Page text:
You sit with your partner. You have cleaned out all your food stuff and found a tree with a big side branch with your headlamp on. If you’re Therese, you tie a bunch of sticks together and toss it over. You get better and better at this every night. Your partner ties some master knots and once everything is hung, you sit down in front of the fire.
If it is freezing, you grab your blanket.
You sit and look at the mountains or the woods or the stars. The stars are amazing and bright, brighter than you’ve ever seen before. You can almost see spots after looking at them for so long.
The woods is silent except for the wind. Sometimes you hear a rustle that makes you jerk your head. You wonder when you’re going to see a bear.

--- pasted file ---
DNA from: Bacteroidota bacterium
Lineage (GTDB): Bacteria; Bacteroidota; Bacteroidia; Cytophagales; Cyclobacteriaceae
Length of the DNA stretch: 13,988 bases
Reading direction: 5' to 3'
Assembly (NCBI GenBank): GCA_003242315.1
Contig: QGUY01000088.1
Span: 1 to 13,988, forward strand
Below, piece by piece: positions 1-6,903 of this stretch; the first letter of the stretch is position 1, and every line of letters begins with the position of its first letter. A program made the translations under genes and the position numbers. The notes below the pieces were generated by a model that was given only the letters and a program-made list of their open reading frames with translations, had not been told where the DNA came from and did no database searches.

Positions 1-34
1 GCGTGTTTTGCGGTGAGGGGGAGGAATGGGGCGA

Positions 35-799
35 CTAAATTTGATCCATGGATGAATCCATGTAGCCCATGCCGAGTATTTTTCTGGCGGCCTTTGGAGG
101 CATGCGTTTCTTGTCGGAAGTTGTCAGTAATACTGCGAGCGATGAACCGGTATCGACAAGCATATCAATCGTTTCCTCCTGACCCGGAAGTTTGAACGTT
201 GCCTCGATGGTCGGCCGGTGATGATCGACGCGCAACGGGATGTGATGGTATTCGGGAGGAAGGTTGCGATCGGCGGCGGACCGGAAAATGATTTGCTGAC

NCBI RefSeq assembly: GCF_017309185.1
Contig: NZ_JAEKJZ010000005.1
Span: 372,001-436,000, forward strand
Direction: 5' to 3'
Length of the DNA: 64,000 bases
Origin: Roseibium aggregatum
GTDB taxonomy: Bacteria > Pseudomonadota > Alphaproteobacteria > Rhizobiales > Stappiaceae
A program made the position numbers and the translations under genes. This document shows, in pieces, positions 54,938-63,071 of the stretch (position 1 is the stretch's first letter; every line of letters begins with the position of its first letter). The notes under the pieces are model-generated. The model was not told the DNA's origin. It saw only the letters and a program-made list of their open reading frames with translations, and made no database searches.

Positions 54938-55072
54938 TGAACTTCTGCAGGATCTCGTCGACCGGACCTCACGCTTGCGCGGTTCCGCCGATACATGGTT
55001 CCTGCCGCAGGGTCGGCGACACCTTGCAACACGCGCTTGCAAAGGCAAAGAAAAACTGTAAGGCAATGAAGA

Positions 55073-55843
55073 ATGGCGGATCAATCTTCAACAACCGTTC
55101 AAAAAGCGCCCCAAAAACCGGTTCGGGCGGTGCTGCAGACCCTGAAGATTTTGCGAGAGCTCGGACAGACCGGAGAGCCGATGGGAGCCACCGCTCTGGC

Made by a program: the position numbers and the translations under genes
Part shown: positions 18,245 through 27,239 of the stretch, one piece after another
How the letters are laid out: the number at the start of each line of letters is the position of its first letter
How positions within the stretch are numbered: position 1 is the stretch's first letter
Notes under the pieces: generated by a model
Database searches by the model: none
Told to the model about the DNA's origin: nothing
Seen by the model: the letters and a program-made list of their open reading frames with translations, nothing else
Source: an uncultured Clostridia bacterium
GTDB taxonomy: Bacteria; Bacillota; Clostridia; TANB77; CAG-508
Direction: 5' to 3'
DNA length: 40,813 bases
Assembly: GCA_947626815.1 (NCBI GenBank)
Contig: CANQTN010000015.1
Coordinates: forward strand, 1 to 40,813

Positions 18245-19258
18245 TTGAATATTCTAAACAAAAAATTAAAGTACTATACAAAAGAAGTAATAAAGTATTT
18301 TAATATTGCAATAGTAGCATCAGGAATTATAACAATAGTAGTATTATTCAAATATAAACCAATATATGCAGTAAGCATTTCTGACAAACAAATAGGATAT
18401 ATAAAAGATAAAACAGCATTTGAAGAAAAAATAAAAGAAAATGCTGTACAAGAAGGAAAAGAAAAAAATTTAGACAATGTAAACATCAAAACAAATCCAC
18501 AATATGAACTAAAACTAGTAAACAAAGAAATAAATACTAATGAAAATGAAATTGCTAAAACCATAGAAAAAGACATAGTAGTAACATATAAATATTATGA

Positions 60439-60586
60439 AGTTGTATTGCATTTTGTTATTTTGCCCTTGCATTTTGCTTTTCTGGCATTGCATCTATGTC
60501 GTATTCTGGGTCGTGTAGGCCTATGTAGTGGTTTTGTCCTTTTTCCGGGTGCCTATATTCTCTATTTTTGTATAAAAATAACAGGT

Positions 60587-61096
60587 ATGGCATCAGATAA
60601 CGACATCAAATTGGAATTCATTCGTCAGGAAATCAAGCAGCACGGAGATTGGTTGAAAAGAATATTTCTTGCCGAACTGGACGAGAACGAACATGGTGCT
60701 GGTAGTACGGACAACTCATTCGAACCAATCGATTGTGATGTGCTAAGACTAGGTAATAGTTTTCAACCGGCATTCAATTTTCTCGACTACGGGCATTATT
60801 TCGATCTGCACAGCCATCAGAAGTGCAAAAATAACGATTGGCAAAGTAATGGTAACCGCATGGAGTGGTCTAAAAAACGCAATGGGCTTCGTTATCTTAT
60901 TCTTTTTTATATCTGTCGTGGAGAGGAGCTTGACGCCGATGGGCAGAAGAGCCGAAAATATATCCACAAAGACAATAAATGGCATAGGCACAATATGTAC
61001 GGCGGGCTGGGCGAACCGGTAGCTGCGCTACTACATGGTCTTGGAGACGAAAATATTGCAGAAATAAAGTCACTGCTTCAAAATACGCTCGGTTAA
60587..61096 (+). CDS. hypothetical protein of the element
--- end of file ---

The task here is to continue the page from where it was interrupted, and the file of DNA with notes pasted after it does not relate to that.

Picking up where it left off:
In this world, 9pm is late. You start to feel tired. You stare at the fire and have scant conversation with your partner. Everything feels perfectly in place. You are truly happy, even if you’re a little nervous about the wild life.
Each night, you feel better and better about going to sleep.
If it’s cold you’ll keep waking up in the middle of the night. You’ll have delusions about a squad of raccoons stealing your pack. You’ll wonder if your smellables got blown away in the harsh wind. You might even run over to your partner’s tent and say, “Hey…Jake? Jake are you still alive?”
He will make fun of you for this in the morning, but he will also be super appreciative.
Tomorrow? You do it all again.
You meet new people, see new sites, climb new, more painful mountains.
You are a thru-hiker. You are a beast. You are a machine. You are alive. THIS is the life.